* Binarization - changing some gray-scale images to black and white to improve readability when OCRed. The claim was that Ancestry's OCR error rate is 0.04% (1 in 2,500).
* Keying tools - they have two companies in China keying entries into indexes based on character recognition (i.e., like a census line, where they don't have to make sense of the content), and one company in Uganda keying entries with context (Uganda's national language is English).

I'm not expert at any of these technologies so I can't comment about them. I'm happy to see them trying to improve the technologies, though.

3) Anne Mitchell's presentation was about the Search function, and drew many comments. Anne pointed out that most of the Ancestry databases have names, dates, places, ages, and relationships in the data fields. The names may be spelled phonetically, with different spelling, with abbreviations, or with translated words by the recorders, and be mis-transcribed by the recorders and/or indexers. An example is they have identified over 800 ways to spell Catherine, including nicknames.

* Rather than just stick with Exact matches to the user's information, their Ranked Matches, which create fuzzy searches, are based on an algorithm that gives different weights to different data items. They are trying to create smarter algorithms that drive the best matches to the top of the list.

* The Vertical Search (which the users know as New Search) checks over 5 billion records and nodes, which resides on many different servers and then the dynamic web page displaying the results has to be built to deliver results within a few seconds.

* They are trying to improve the Ranked search results so that the absolute best matches are at the top. Name penalization (move names that don't match down the list), date penalization (move dates that don't match down the list) and place penalization are being considered. It means changing the algorithms.

4) Scott Sorensen's presentation on Emerging Technology was the last one of the day. His topics were:

* The Ancestry DNA prices will come down on 13 January ($79 for a Y-DNA 33 marker test, which was $149; and $149 for a Y-DNA 46 marker test, which was $199). Their goal is to attract more users who will contribute to their DNA database. They presently have about 30,000 now, and hope to achieve 150,000 entries in the database. Persons who have had their DNA tested by another company can enter their data into Ancestry's database and family tree. They want to do more user education on genetic genealogy and ancient ancestry.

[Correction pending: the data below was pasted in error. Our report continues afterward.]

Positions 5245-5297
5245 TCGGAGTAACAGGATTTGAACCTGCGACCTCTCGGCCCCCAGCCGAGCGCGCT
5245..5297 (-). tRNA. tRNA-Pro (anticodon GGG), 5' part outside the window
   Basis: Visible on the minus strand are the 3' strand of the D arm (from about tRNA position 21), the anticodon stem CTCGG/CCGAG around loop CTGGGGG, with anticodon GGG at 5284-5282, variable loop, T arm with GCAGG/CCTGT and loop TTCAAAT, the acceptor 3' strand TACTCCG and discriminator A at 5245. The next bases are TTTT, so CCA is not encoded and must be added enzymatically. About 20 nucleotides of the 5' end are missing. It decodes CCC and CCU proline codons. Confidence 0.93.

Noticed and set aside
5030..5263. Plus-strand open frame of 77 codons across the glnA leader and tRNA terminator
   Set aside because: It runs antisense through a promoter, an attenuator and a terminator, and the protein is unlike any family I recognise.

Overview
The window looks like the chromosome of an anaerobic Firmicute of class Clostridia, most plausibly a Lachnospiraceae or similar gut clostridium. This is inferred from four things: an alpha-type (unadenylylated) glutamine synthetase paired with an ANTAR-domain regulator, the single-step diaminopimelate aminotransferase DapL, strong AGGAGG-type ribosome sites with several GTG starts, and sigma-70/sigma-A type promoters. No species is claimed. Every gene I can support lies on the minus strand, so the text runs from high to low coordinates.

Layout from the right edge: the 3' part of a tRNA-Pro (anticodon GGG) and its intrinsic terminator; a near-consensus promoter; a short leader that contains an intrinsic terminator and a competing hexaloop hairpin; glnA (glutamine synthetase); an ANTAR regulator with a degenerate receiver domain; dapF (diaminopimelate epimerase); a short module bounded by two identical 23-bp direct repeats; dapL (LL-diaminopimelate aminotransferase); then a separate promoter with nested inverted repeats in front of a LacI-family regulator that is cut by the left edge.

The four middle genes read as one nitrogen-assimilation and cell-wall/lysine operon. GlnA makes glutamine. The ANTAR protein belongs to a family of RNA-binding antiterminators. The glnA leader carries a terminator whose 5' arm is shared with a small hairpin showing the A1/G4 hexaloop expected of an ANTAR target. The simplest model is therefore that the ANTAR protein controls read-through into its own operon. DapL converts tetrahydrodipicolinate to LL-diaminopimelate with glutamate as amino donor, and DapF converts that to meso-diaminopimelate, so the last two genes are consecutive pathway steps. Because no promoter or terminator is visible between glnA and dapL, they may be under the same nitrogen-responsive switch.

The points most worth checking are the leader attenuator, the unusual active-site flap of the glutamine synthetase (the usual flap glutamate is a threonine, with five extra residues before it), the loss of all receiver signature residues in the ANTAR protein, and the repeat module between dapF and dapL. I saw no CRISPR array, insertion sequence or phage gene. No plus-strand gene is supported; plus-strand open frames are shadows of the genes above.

* They hope to add a Places feature on family trees so that the user can see a map with life events for their ancestors. They talked about a wiki for places that users can contribute their knowledge to. They also want to add user information about genealogy resources available at repositories and on the Internet (more than just on Ancestry.com).

* Family Tree Maker 2009 - This was covered in some depth and caused some discussion during the meeting. My table at dinner last night also discussed this in some detail. The future plans for FTM were also discussed tonight at the TGN-sponsored dinner, and I'll cover it all in a separate post.

There were parts of The Generations Network that were not addressed during this meeting, including MyFamily.com, Genealogy.com, Rootsweb.com, international sites and content, MyCanvas, the Learning Center, and Ancestry Magazine, etc.

I keep reminding myself that this is a Public Relations campaign by Ancestry to influence the attendees. We saw the best view possible of the company and the products. However, the candidness about past and present problems, the enthusiasm and work ethic of the employees and management, and the willingness of TGN to allow this information to be shared must be considered when evaluating these presentations and the meetings.

TGN has publicized many of their plans in a more public way than ever before. They know that the expectations of the subscribers and users will be raised based on this information, and that they have to deliver as promised.

My apologies for this too-long post about half a day of presentations, but I wanted to put my impressions and understandings down on paper. If a TGN employee thinks that I have ignored or miscopied something in their presentations, I urge them to contact me in Comments or at rjseaver@cox.net and I will set things straight with corrections.

In addition to the FTM post, I will write soon about the overall impression I have of the company and its' staff and products.

4 comments:

Becky said...

Thanks for the updates on the TGN meetings, Randy. If they "fix" the search functionality, I for one, will be a happy camper. Right now I have a love-hate relationship with the ancestry search capability. Most of the results returned on my searches are totally irrelevant most of the time.

These blogger meetings are a *big* PR campaign on their part as they are getting quite a bit of publicity from it. We can only hope that something fruitful and useful will come of it. Skeptic is my middle name...

Sheri said...

Great reporting Randy!
I have a question - Why are they outsourcing to China and Uganda? Why can't the work be done in the United States?

Harold said...

Thanks, Randy. It wasn't too long for me! Re search results: would it be difficult to write search-engine code so that I, the searcher, could say which factors to emphasize and which to "let go of" first in the absence of results?

Harold

Becky said...

Sheri - my guess would be economics. The bottom line is money. Workers in China and Uganda (and many other countries) can be paid much less than American workers would expect to be paid.